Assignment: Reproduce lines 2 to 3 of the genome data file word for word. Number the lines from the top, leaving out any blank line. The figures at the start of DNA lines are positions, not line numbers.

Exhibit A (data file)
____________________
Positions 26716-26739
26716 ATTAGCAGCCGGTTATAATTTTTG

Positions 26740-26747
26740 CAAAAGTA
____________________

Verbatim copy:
26716 ATTAGCAGCCGGTTATAATTTTTG

Positions 26740-26747